We do have COVID-19 IgG/IgM Immunoassay rapid tests to fight the pandemic
0

Tu carrito está vacío

2020 in Review: The State of Maternal and Neonatal Health

noviembre 04, 2020

2020 in Review: The State of Maternal and Neonatal Health

Assessing the global status of maternal and neonatal health in 2020 presents a varied, albeit alarming, view of the lives of mothers and newborns around the world. Malnutrition in children and pregnant women, and high mortality rates for newborns and mothers, continue to impact certain regions of the world disproportionately. The socioeconomic strain of the COVID-19 pandemic, moreover, has caused upticks in adult and child malnutrition, leading experts to predict a rise in maternal and neonatal mortality this year.  

Newborn deaths this year, for instance, still make up the largest proportion of child deaths under the age of five. The WHO estimates that 7,000 newborns die every day, a sum equal to 47 percent of all child deaths under five years old-- an increase from 40 percent in 1990 . This neonatal mortality burden continues to fall most heavily in Sub-Saharan Africa, followed by Central and South Asia. Indeed, a South Asian or Sub-Saharan African child is 10 times more likely to die in its first month of life than a child born in a high income country.  

As for mothers, the most recent estimates indicate that on an average day, 810 women die due to preventable pregnancy-related causes . While this figure in fact reflects substantial progress on the global scale, the global maternal mortality ratio (MMR) having fallen by 38 percent between 2000 and 2017 (or 2.9 percent each year), it masks the high degree of regional variation in the data .

As with newborns, the majority of maternal deaths occur in Africa, which bore two-thirds of the share of global maternal deaths in 2017 . A number of countries and regions by contrast, have made remarkable progress despite resource scarcity. Zambia for instance, experienced a decline in maternal mortality of over 50 percent in 25 years (1990-2015), largely through prioritizing dedicated national programmes for maternal health . South Asia as a whole, where almost one-fifth of maternal deaths take place , has had the greatest overall reduction in maternal deaths, with a decline of nearly 60 percent between 2000 and 2017 . India and the Maldives in particular, have had groundbreaking success as a result of rapidly increasing the number of births attended by skilled health staff, and other effective government policies. India’s present MMR is in fact below the SDG target, after having managed to reduce its MMR by 77 percent between 1990 and 2015 , while the Maldives reduced its MMR by 90 percent during the same time period .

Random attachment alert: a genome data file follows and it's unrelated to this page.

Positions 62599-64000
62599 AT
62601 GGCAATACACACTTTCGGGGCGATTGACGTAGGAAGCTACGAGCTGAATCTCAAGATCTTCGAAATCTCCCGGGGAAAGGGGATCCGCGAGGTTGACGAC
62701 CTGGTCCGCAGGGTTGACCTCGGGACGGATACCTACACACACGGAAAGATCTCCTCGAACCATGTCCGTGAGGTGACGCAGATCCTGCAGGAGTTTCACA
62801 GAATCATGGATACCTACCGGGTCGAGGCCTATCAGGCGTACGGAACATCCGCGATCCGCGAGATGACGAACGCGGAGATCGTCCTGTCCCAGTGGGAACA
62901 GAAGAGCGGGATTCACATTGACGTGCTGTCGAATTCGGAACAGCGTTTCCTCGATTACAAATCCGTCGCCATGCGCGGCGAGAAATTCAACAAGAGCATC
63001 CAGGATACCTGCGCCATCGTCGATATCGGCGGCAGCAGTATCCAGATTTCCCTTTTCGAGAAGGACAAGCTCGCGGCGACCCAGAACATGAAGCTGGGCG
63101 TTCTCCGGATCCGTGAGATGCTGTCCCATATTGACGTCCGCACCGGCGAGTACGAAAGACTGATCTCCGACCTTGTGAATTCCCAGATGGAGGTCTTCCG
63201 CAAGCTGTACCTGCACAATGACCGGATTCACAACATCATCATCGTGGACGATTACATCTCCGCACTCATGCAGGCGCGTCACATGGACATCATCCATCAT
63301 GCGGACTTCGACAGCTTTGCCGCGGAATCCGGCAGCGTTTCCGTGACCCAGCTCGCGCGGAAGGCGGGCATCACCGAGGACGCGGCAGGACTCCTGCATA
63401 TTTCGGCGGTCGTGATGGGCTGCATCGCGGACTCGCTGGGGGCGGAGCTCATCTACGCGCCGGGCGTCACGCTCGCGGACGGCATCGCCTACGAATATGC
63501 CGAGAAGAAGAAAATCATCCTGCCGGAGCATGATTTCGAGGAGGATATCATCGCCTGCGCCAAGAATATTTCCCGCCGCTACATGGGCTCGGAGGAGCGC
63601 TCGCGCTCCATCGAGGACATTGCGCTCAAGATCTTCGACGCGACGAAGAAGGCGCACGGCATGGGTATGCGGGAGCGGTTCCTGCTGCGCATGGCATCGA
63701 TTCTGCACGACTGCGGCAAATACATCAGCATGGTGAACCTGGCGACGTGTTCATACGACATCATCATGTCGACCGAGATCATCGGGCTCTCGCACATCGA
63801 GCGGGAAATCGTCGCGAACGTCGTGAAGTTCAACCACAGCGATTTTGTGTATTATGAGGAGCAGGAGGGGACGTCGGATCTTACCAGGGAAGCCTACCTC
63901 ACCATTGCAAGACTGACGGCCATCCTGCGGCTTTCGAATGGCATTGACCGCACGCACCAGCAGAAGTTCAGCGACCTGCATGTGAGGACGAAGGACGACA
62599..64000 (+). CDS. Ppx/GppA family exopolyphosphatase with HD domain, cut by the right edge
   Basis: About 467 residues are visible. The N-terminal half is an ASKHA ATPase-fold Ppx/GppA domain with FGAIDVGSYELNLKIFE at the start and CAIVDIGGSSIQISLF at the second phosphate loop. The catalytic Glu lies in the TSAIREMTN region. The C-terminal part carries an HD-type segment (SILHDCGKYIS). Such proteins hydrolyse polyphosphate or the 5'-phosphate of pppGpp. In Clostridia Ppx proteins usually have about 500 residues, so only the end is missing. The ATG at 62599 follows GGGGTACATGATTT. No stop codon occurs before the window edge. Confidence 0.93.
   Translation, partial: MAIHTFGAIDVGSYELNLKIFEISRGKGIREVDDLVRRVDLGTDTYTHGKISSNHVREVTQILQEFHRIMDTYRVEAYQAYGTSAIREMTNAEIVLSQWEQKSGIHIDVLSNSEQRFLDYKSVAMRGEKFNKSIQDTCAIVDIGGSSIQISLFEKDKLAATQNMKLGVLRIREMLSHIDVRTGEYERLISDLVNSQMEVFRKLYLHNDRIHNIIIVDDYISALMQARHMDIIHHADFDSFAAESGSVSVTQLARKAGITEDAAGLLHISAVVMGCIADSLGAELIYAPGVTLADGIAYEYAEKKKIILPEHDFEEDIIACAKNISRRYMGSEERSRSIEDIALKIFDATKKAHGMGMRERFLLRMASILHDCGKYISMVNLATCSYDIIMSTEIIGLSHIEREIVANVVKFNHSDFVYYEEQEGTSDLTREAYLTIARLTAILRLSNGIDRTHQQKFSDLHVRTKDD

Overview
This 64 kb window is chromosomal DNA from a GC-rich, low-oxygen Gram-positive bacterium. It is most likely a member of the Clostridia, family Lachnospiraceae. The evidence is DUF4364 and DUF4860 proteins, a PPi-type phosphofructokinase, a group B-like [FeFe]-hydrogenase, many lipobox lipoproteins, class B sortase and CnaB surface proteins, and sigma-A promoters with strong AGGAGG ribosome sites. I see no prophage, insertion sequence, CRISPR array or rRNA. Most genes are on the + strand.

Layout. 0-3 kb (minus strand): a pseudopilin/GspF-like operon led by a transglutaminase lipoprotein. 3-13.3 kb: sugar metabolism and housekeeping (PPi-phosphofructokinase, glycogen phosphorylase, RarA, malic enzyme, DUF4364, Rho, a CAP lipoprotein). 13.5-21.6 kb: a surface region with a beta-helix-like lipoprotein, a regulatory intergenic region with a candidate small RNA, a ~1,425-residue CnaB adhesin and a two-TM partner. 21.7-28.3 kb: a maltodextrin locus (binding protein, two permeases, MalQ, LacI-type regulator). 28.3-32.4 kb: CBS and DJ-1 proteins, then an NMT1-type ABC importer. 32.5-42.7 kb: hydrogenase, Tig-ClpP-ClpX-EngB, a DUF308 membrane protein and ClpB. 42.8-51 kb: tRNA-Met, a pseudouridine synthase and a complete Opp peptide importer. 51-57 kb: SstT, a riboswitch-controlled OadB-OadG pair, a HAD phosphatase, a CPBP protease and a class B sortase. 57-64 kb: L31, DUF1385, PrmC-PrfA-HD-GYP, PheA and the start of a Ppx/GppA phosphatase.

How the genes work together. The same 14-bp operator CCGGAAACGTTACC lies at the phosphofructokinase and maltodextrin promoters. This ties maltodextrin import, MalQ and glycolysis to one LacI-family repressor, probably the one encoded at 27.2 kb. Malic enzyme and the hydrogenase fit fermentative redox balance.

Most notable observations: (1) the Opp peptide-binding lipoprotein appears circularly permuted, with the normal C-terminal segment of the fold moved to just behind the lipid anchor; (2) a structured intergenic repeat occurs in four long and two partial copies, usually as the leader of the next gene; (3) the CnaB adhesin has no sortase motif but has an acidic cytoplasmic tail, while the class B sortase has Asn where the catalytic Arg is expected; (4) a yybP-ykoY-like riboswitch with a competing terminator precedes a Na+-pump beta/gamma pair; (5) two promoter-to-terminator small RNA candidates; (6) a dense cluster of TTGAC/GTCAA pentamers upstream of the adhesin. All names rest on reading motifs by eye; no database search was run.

The continuing threat posed by malnutrition is part of the reason for the persistence of high rates of maternal and neonatal mortality. For children under the age of five, around 45 percent of deaths are tied to malnutrition and nearly one out of 4 children are stunted. An additional 49.5 million children (7.3 percent), mostly in Sub-Saharan Africa and South Asia, experience wasting - a form of severe weight loss. Even so, the prevalence of malnutrition is highly concentrated in relatively few regions, with more than half of the world’s stunted children residing in Asia. The Caribbean, and Eastern and Central Asia meanwhile, have had the largest rates of reduction in stunting prevalence, and are in fact on track to achieve 2025 and 2030 stunting targets.  

For pregnant women, malnutrition may also be a particularly severe issue this year. According to the World Food Programme, the number of people facing food insecurity in low-to-middle income countries (LMICs) will almost double to 265 million by the end of 2020. This will undoubtedly impact the number of women dying in childbirth, as women with inadequate stores of iron and other micronutrients are more likely to face fatal infections and bleeding during delivery . Indeed, the World Health Organization (WHO) already estimates that 40 percent of pregnant women are anaemic.